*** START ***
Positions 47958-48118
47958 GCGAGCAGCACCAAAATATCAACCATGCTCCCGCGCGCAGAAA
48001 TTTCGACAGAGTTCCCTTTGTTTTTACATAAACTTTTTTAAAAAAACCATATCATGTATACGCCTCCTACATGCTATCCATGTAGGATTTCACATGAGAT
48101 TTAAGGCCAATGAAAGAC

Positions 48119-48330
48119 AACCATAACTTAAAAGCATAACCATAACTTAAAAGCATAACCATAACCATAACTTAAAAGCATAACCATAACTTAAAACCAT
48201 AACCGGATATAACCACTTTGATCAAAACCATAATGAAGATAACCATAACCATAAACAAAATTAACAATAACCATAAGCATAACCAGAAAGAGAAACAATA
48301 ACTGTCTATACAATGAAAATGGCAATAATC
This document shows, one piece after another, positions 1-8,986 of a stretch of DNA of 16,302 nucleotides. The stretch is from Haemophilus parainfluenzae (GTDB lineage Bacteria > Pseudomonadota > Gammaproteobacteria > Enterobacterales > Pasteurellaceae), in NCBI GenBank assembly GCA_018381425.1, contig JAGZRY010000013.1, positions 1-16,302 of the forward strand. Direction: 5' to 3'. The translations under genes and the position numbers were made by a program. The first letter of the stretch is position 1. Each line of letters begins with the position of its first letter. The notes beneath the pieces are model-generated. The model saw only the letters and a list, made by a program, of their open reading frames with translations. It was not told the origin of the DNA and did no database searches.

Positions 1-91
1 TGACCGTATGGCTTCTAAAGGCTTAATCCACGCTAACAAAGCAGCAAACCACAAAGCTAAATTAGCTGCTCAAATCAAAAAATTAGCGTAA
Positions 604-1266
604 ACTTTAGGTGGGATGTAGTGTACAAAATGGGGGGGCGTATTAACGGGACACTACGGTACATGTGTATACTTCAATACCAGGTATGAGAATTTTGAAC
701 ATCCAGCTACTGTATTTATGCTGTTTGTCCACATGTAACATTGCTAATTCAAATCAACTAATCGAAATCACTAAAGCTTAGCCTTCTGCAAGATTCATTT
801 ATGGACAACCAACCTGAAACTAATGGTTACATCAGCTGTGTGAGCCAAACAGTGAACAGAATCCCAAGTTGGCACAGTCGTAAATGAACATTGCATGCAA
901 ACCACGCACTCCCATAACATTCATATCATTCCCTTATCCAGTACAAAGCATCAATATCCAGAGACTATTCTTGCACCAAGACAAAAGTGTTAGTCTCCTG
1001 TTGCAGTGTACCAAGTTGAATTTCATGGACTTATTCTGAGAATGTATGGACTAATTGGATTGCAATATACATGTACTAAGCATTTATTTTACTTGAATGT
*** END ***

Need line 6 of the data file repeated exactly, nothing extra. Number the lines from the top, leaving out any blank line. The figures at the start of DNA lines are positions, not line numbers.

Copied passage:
48119 AACCATAACTTAAAAGCATAACCATAACTTAAAAGCATAACCATAACCATAACTTAAAAGCATAACCATAACTTAAAACCAT